Researchers are using a material inspired by octopus skin to make adaptive camouflage that changes in real time to best blend in with one’s surroundings, according to National Geographic’s Ed Yong (via ValueWalk’s Michael Ide).
For now, a prototype of this technology only works in black and white, but lead researchers Cunjiang Yu at the University of Houston and John Rogers at the University of Illinois at Urbana-Champaign say they’re close to working out the kinks currently preventing them from using more colourful displays.
Here’s a GIF of an octopus coming out of camo mode:
While octopuses can flex this covert ability thanks to three layers of cells capable of producing two colours of pigment each, researchers are going a different route. From ValueWalk:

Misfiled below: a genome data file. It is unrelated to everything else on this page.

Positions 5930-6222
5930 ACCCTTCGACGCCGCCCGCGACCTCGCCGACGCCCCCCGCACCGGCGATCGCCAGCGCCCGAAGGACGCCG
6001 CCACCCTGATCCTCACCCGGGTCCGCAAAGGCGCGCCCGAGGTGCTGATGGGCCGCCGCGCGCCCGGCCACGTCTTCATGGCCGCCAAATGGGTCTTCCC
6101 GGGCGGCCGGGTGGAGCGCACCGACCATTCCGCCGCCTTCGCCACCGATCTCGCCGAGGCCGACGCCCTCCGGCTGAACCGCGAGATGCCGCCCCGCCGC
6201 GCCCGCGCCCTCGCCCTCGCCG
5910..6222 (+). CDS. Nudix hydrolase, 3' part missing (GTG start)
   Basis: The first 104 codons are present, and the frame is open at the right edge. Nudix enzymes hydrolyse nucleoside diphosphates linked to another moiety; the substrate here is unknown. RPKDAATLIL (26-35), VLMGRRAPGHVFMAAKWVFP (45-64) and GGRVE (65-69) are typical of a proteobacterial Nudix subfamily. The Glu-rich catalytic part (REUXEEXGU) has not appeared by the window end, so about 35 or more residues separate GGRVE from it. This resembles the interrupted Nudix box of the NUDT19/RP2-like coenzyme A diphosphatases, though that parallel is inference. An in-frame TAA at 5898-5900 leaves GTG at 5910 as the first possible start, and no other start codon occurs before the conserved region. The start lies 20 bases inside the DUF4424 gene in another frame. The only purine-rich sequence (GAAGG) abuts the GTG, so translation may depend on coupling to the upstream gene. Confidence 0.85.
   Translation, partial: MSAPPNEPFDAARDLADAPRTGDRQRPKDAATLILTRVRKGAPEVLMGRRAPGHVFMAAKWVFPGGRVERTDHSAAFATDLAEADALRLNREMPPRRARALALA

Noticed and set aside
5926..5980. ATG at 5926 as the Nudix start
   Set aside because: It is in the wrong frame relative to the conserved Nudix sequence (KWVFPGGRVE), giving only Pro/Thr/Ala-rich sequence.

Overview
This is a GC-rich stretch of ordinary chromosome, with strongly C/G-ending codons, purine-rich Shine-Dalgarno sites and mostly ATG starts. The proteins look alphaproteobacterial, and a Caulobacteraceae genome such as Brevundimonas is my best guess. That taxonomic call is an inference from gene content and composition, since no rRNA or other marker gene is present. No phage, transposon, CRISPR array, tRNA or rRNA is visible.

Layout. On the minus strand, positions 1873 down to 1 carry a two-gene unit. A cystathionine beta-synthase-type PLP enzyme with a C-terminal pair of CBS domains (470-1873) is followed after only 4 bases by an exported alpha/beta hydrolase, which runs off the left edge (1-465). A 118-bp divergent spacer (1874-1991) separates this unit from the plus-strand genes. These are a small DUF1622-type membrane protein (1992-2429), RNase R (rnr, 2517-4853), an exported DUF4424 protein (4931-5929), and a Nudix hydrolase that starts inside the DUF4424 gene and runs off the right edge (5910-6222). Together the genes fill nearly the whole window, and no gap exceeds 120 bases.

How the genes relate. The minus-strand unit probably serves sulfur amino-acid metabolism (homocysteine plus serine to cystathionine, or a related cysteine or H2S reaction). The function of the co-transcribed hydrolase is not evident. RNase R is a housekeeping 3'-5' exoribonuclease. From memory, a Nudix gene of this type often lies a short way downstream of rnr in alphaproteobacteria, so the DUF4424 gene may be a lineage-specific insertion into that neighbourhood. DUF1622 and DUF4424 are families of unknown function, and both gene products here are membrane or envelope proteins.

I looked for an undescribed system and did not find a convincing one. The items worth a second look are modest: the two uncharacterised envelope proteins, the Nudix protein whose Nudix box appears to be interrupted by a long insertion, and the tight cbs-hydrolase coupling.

Instead of trying to copy the cells and muscles behind nature’s camouflage, Yu and Rogers have reverse engineered something that gives a similar effect. Their top layer has a dye that is either black or transparent, depending on temperature, while the second, passive layer mimics the leucophores giving off a constant white light, and the bottom layer is a diode connected to a light sensor, heating up the dye in response to light.
The effect is that when a light is shone on the material, it automatically changes to match the light’s pattern within about a second.
John Rogers, one of the authors of the study, told Newsweek that he and his team are working on getting the material to turn different colours. According to one interested art professor in Chicago, this technology could be applied to fashion — but since wearers want to stand out and not blend in, a dress made from this material could provide a kind of “anti-camouflage” to ensure they stick out in the crowd.
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